I returned to Singapore from a work-related trip to the Middle East and Europe two weeks ago.
In the few countries that I had visited, I noticed that the temperature-checking routine on arriving passengers is no longer carried out.
In contrast, this practice is still ongoing at Changi Airport.
As there have been no serious global health threats recently, such as a flu pandemic, the authorities may want to consider standing down on the current health-control measures being taken at the airport.
Arriving passengers on my flight were visibly surprised when they saw staff on temperature-checking duty immediately after they alighted from the plane.
They would not have felt so if there was an ongoing global health scare, as people would then be psychologically prepared to see such measures being taken in airports.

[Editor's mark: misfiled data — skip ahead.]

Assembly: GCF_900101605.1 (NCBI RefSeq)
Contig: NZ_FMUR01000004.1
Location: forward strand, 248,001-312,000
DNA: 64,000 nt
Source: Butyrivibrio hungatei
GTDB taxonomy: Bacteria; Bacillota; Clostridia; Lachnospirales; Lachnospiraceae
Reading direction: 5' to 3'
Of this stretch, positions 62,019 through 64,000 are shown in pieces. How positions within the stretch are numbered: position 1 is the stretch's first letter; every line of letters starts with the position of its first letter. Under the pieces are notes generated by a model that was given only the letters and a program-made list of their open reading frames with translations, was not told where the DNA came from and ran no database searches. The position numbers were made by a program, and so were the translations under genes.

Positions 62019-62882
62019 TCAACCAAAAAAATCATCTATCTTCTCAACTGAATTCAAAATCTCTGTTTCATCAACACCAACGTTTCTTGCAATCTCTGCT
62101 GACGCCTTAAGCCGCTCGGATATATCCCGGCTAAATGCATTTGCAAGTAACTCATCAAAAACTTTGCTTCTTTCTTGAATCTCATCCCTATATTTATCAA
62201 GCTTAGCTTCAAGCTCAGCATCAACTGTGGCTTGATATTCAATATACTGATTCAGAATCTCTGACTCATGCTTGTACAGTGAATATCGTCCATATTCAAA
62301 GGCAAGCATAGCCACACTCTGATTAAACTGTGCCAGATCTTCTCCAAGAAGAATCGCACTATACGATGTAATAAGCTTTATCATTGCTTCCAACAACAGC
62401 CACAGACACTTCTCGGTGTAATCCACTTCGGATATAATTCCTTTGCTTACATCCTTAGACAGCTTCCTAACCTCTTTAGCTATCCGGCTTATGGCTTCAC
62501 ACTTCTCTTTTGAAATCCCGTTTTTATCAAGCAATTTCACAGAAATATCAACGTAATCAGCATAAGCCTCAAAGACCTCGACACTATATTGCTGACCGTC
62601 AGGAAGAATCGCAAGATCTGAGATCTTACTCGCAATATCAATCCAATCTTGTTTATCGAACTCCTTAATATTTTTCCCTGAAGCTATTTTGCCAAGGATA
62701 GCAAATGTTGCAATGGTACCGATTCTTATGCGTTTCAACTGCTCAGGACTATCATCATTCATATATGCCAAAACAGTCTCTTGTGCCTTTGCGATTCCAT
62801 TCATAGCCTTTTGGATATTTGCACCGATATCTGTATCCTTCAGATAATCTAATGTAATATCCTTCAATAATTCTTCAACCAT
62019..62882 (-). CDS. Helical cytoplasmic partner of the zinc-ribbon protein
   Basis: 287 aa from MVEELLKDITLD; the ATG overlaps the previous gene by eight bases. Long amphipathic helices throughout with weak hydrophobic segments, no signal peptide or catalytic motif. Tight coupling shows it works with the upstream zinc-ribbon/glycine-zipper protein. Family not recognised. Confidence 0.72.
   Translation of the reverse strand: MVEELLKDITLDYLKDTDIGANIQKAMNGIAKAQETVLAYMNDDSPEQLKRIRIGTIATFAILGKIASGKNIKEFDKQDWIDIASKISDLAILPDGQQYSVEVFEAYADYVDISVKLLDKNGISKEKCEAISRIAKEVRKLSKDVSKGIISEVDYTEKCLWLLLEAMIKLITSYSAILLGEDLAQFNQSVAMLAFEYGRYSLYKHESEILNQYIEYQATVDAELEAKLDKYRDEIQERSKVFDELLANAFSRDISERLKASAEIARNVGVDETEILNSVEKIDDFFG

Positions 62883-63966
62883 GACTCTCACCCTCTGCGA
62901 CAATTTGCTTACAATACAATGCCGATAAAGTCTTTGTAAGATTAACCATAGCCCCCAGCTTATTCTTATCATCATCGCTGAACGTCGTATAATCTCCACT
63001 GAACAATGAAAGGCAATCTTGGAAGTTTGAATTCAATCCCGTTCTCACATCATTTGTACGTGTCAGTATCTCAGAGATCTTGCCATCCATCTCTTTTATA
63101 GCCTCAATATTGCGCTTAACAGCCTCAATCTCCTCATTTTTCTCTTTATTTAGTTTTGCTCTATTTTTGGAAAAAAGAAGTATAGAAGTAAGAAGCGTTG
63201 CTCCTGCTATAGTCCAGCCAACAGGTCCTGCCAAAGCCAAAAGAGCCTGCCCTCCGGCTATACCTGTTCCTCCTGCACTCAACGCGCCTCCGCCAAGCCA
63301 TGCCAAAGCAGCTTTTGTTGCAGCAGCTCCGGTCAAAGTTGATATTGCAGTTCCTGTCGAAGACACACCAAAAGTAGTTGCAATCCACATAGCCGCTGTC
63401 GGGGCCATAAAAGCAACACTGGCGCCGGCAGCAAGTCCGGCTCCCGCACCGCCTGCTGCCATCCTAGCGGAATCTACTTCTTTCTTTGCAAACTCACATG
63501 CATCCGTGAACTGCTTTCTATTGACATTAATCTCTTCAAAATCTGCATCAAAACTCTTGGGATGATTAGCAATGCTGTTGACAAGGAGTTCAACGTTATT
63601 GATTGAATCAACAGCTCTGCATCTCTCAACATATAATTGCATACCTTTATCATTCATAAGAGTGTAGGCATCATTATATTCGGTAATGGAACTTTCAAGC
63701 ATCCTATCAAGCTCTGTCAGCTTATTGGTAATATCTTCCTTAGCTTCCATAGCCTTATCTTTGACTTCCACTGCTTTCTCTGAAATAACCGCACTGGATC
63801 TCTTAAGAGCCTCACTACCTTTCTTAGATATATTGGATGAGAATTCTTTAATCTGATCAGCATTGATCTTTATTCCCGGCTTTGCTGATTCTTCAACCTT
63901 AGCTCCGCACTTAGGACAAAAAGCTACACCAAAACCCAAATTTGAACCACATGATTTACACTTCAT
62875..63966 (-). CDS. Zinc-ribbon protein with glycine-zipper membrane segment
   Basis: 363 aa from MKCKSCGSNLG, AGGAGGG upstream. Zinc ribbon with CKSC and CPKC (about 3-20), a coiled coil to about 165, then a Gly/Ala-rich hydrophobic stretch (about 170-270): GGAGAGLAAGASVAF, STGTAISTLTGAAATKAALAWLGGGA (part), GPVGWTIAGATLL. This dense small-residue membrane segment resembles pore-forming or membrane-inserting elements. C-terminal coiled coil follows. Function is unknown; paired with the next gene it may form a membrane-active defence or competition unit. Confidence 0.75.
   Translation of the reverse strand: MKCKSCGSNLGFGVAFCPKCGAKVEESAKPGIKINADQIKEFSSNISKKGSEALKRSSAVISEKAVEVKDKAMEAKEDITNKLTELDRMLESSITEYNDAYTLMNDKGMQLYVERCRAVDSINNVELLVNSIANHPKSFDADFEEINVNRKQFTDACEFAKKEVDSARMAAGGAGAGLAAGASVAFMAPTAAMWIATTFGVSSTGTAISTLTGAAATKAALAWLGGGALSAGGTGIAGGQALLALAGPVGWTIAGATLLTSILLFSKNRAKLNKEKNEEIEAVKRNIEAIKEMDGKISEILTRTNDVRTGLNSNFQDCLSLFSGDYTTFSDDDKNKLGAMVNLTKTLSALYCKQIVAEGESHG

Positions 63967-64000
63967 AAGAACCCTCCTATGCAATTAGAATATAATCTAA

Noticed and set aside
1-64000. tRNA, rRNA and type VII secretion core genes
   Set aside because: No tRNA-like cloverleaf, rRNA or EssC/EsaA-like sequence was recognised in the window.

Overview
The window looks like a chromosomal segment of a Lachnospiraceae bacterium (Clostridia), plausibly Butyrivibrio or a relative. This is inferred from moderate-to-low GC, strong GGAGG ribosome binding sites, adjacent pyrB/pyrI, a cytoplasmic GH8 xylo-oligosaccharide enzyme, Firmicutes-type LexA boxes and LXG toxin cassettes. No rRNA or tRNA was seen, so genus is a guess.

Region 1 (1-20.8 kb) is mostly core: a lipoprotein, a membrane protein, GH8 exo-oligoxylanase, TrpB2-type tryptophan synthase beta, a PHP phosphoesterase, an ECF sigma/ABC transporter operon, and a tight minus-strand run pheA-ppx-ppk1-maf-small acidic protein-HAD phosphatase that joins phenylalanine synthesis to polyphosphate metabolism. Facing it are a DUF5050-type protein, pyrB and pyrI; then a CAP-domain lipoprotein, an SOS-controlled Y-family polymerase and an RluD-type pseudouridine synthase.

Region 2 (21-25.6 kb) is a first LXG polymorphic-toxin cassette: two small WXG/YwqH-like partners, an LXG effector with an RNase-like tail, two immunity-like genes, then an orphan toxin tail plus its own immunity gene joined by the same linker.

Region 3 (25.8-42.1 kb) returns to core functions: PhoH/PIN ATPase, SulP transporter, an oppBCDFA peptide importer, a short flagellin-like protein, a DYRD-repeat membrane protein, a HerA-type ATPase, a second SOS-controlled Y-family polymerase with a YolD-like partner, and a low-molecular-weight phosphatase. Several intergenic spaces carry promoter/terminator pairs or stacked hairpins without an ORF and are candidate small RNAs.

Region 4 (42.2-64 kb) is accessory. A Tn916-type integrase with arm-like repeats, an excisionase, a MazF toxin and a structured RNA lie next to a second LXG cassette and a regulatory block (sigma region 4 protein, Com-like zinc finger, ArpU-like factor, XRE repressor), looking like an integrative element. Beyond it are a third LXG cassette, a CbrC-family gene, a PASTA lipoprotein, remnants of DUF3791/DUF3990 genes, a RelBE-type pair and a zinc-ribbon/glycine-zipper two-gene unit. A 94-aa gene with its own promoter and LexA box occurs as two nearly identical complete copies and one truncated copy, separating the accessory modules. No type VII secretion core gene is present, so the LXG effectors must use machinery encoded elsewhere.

The authorities may want to look at the data over the past six months to find out if there was a significant number of passengers who had high temperatures on arrival and were eventually diagnosed with serious illnesses of public concern.
Otherwise, time, manpower and resources would just be going into spottingpeople displaying symptoms of the common cold.
The staff presently on temperature-checking duties could be redeployed to other critical areas to better serve the demands of the medical profession.